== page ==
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Illustration: Sarah Grillo / Axios

The creditors that opted to liquidate Toys "R" Us, despite having takeover offers on the table, now say that they might try to revive the brand — including the possible opening of new retail locations. This comes after calling off an auction for the retailer's brand name and other IP assets.

The big picture: If you're a fired Toys "R" Us worker right now, this development must make you want to scream. Almost everyone, including company management and Toys' previous private equity sponsors, told the creditors that liquidation was the wrong move, both financially and morally. No clue why it took them so long to reach the same conclusion.

Bain Capital and KKR have reached a preliminary agreement to contribute a combined $20 million to a fund for fired Toys "R" Us workers. There are still lots of details to be worked out, including distribution protocols. It will still be months before workers see any cash.

  • Per Carrie Gleason, policy director for a group representing the workers: "The Toys R Us employee fund is a huge step forward and thousands of struggling families who counted these jobs will benefit. That's why Toys R Us workers are fighting for the $75 million they were counting before the liquidation. Now is the time for Vornado and creditors like Solus, Angelo Gordon and others to join and contribute."
  • She adds that some former Toys workers testified at a New Jersey state pension fund meeting last Thursday, urging divestment from Solus.

The bottom line: Other private equity firms might not like to hear it, but this is creating industry precedent. Not for bankrupt portfolio companies, but for ones that also get liquidated.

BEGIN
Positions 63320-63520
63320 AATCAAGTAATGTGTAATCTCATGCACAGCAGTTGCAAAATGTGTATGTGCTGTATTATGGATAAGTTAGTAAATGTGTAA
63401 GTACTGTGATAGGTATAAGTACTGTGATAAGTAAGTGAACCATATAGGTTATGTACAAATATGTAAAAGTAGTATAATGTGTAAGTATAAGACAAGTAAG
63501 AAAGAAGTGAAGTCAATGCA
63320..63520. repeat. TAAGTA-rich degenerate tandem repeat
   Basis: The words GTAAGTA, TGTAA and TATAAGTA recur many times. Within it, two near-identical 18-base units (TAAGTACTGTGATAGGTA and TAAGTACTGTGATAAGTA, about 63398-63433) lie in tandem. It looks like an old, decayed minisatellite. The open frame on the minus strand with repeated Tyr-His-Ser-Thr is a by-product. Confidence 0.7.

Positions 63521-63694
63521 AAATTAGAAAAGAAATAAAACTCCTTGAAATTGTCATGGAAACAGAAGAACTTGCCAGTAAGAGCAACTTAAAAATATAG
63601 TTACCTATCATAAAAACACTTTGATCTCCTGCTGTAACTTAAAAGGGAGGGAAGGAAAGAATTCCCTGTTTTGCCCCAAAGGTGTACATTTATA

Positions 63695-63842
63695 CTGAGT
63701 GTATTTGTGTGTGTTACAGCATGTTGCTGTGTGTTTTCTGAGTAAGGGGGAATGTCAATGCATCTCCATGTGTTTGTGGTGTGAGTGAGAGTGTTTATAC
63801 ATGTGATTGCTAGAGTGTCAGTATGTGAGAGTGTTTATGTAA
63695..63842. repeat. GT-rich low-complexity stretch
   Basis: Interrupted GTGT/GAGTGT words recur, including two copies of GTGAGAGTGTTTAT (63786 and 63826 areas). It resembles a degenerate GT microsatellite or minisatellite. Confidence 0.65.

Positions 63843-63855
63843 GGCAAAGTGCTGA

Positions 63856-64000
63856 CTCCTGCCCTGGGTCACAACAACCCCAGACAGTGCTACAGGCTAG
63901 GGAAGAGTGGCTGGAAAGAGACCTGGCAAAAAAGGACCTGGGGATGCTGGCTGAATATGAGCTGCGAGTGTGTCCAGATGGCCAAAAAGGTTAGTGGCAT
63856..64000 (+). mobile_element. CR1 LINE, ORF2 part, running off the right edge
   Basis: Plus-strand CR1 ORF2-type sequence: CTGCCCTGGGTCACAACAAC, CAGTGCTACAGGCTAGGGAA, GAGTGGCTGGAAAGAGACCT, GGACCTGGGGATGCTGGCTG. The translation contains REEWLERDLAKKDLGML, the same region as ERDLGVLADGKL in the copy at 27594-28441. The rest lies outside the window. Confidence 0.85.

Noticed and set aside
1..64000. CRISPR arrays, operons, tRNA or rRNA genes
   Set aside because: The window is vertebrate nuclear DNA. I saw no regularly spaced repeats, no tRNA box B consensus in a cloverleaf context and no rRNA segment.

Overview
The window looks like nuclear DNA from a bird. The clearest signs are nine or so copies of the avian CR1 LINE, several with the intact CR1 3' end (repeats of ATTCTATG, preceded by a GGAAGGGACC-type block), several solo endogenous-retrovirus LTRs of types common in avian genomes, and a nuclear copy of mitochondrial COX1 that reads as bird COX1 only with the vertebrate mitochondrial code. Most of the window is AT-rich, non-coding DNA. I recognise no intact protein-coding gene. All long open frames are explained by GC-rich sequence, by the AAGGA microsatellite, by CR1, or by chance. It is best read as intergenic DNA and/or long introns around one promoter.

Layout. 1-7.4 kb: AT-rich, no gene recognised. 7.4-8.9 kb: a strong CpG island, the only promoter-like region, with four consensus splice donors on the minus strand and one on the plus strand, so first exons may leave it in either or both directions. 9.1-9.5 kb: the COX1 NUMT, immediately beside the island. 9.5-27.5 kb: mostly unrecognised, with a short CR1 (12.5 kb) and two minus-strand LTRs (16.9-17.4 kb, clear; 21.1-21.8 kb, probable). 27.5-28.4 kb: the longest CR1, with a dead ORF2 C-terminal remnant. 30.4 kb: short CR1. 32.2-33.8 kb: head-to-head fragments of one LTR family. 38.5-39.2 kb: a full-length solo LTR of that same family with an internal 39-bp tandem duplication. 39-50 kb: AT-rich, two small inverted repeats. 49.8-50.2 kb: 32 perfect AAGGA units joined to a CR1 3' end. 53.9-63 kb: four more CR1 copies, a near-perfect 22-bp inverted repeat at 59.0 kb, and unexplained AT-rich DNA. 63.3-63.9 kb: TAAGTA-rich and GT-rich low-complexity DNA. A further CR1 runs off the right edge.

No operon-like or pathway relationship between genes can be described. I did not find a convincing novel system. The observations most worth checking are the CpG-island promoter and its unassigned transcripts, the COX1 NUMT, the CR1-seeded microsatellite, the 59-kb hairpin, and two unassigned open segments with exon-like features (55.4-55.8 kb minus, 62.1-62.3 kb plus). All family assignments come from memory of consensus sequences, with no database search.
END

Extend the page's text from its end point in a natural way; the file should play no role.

Go deeper

Big European soccer teams announce breakaway league

Liverpool's Mohamed Salah (L) after striking the ball during the UEFA Champions League Quarter Final Second Leg match between Liverpool F.C. and Real Madrid at Anfield in Liverpool, England, last Wednesday. Photo: John Powell/Liverpool FC via Getty Images

12 of world soccer's biggest and richest clubs announced Sunday they've formed a breakaway European "Super League" — with clubs Manchester United, Liverpool, Barcelona Real Madrid, Juventus and A.C. Milan among those to sign up.

Details: So far the breakaway league that's due to start in August consists of six clubs from England, three from Spain and three from Italy.

3 hours ago - Politics & Policy

Senate Democrats settling on 25% corporate tax rate

Sen. Joe Manchin (D-W.Va.). Photo: Chip Somodevilla/Getty Images

The universe of Democratic senators concerned about raising the corporate tax rate to 28% is broader than Sen. Joe Manchin, and the rate will likely land at 25%, parties close to the discussion tell Axios.

Why it matters: While increasing the rate from 21% to 25% would raise about $600 billion over 15 years, it would leave President Biden well short of paying for his proposed $2.25 trillion, eight-year infrastructure package.

GOP pivot: Big business to small dollars

Illustration: Annelise Capossela/Axios

Republican leaders turned to grassroots supporters and raked in sizable donations after corporations cut them off post-Jan. 6.

Why it matters: If those companies hoped to push the GOP toward the center, they may have done just the opposite by turning Republican lawmakers toward their most committed — and ideologically driven — supporters.

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